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How to Make lessons more topical

15 kwietnia 2019, poniedziałek,

Whether you are reading this blog as a language learner or a teacher we can all admit that textbooks are a dry and boring staple of most English courses. The course books, new and old alike, all run through the same old tired subjects;  money, the future, jobs, sports, the environment and being healthy just to name a few.

Even the newest editions which at the very least try to keep up with the times can come off as a bit cheesy as they discuss topics such as Twitter and Spotify or mumble rap but always end up giving the impression that they were written without any consultation with a real young person who understands what IS cool and what’s not.

In this blog I’ll discuss a few ways that teachers can spice up their lessons and bring them into the year 2019. For language learners you might consider how to adapt these ideas for yourself for the purposes of self-study.

What’s in the News?

I will sometimes bring current newspapers into the classroom even in the students’ mother language! I let the students rummage through the articles and find one that appeals to them.  Then they have 3 minutes to read the article and prepare language in English that will help them to paraphrase the most important parts of the article. They then share the articles in small groups of 4.  The success criteria for the task is presented like this:

  1. Read your article
  2. Research any words that you don’t know that are essential to the gist of the story
  3. Make some short notes
  4. Turn your article face down
  5. Tell your group about your article

This activity always produces a ton of highly relevant language of the times.  Hot expressions and technical terminology come up that might not otherwise arise.  Examples from my own personal history of doing this activity include: collapse, real estate, grope, a vetting, to be re-instated, and a hoax just to name a few.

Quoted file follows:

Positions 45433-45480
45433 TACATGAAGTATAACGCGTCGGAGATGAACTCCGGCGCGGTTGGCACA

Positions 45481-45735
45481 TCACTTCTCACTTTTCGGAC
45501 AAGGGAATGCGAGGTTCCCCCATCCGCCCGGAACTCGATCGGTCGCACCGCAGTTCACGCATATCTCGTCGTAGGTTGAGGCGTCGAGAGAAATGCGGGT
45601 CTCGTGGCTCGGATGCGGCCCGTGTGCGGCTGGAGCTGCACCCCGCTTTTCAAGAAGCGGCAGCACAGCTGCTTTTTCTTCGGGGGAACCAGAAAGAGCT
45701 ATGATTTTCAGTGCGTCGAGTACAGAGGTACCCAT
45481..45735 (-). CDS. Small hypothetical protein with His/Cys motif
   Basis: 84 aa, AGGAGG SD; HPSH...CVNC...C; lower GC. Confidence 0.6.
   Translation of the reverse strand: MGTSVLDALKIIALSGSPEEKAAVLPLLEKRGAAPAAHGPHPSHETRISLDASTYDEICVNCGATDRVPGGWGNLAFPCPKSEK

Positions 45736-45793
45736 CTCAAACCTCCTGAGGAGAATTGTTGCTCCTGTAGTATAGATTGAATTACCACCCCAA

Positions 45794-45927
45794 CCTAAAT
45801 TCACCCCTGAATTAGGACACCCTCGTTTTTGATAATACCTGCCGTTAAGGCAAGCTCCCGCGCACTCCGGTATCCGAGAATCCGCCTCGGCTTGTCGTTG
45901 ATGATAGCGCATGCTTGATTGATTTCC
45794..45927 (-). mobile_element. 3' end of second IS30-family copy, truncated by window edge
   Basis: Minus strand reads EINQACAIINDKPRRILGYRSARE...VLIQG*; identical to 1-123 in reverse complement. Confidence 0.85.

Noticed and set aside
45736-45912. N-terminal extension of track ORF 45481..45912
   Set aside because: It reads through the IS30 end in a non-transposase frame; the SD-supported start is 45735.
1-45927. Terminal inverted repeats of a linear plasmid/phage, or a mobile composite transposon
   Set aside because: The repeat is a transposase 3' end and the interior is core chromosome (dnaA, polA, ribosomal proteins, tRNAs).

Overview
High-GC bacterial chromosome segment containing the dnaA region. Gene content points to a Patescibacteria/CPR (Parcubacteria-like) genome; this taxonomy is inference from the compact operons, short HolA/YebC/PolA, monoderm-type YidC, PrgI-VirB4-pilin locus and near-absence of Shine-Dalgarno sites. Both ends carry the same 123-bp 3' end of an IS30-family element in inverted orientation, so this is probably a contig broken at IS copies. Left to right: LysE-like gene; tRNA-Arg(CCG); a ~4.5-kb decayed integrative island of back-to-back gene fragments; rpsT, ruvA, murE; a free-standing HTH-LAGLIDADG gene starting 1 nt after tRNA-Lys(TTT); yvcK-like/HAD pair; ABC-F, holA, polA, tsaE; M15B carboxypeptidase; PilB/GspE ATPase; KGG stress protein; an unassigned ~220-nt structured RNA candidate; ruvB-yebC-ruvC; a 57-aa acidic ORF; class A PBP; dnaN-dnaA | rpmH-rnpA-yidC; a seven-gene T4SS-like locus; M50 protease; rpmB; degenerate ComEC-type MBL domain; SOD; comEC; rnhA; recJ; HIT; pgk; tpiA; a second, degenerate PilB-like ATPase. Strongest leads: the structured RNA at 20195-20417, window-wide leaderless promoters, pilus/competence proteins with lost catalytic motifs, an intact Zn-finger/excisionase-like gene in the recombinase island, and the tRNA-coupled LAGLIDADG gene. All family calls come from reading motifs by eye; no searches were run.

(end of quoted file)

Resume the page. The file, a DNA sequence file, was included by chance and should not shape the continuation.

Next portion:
Ted Talks

Ted Talks, for those who may not know, are very popular speeches given on the topics of Technology, Education and Design in theory but in practice they can consist of a much broader range of issues from standing up for yourself and how to break a habit to the importance of making your bed.  There have been Ted Talks on an amazing range of topics and ideas. What they all have in common is the fact that they are all highly professional and leave the audience usually doing one or both of 2 things:

1) think about something in a completely new way

2) feel a kind of call to action – a need to rethink their behavior and change themselves somehow for the better

I will often use them in my lessons by creating gap-fills listening activities or just writing a series of comprehension questions for the talk.  Another great idea is to have the students themselves write questions for other students as they listen to the talk.

Follow-up discussions almost inevitably ensue because the nature of the talks lends itself very nicely to broader discussion with possibilities for introducing interesting language.

Students Teach the Lesson: English Songs

This is usually my last lesson of the semester and requires a lot of prep and instructions beforehand so that students understand precisely what needs to happen.

The students take turns teaching the lesson and the basis of their lesson is their current favourite English language song. Students are told that they need to prepare some kind of a task for their learners to complete and their students have to leave the lesson with some new vocabulary or some awareness of a new grammar construction.

Students are reminded of activities we may have done throughout the school year such as gap-fills, multiple choice clozes, scrambled sentences, prediction games etc. and they create one using the lyrics of their favourite song. There can also be a follow-up discussion of the lyrics and comprehension questions to see if the song was truly understood.

There you have 3 great ways to use pop culture and current events and ideas to bring a bit more relevance to your lessons or language learning from a student’s perspective. Hope you found them useful and will give them a try.  Do you have any more great ideas? Share them in the comment section below.